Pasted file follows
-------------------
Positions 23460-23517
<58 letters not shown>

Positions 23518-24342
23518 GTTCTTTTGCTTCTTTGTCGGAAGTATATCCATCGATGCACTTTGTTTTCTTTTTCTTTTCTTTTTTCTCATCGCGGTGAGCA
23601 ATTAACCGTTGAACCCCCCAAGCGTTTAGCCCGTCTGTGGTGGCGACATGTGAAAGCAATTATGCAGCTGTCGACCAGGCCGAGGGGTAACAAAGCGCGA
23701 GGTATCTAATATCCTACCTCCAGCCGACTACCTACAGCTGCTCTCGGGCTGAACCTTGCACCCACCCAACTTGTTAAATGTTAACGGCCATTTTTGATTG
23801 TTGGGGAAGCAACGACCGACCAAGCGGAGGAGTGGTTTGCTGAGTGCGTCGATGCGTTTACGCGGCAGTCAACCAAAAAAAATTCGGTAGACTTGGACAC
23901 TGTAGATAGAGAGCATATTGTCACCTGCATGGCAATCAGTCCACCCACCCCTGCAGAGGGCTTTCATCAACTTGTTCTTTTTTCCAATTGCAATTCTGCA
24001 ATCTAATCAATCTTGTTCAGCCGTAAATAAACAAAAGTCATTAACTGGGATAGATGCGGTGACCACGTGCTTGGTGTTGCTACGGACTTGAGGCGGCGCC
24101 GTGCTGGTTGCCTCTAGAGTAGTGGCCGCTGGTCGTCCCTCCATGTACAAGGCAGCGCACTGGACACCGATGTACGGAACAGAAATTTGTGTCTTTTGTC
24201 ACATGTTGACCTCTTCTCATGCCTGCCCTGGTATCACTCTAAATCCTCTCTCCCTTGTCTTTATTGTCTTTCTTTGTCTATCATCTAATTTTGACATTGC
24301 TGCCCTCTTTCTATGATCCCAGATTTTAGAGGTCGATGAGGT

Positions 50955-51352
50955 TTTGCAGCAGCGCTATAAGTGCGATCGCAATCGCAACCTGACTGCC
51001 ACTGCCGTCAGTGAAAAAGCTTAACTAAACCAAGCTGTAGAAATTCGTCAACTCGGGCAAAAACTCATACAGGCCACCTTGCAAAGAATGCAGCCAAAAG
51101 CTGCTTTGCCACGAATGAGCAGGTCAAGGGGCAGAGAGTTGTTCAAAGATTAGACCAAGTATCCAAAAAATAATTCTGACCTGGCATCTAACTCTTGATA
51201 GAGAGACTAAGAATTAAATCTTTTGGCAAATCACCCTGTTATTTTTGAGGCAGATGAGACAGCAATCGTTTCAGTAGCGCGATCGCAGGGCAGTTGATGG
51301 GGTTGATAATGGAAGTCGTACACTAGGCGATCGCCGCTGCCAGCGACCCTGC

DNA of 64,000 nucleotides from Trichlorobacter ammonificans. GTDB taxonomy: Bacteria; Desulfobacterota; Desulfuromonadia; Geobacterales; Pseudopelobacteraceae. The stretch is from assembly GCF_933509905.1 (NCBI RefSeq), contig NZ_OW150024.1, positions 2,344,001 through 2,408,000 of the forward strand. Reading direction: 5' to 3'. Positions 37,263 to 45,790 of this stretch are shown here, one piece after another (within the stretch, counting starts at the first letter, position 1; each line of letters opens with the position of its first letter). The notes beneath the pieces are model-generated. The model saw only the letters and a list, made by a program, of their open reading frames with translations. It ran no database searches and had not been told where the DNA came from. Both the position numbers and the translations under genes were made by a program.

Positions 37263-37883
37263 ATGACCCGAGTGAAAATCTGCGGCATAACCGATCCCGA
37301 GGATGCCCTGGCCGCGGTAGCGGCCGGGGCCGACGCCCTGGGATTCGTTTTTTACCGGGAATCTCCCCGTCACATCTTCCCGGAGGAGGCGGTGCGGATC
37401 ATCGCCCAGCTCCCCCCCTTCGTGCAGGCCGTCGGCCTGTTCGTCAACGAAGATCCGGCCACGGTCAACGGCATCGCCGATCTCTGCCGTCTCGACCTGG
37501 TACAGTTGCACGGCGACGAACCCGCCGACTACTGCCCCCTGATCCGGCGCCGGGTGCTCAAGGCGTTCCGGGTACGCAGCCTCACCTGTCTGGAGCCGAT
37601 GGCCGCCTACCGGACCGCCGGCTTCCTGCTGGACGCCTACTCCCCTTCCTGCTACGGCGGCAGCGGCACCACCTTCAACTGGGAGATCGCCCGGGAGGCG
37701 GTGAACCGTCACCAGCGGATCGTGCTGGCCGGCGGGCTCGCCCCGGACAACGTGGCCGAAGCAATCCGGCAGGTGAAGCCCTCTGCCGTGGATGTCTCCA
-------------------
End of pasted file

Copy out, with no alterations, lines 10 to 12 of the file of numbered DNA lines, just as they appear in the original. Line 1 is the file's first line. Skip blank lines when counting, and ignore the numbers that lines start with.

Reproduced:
24101 GTGCTGGTTGCCTCTAGAGTAGTGGCCGCTGGTCGTCCCTCCATGTACAAGGCAGCGCACTGGACACCGATGTACGGAACAGAAATTTGTGTCTTTTGTC
24201 ACATGTTGACCTCTTCTCATGCCTGCCCTGGTATCACTCTAAATCCTCTCTCCCTTGTCTTTATTGTCTTTCTTTGTCTATCATCTAATTTTGACATTGC
24301 TGCCCTCTTTCTATGATCCCAGATTTTAGAGGTCGATGAGGT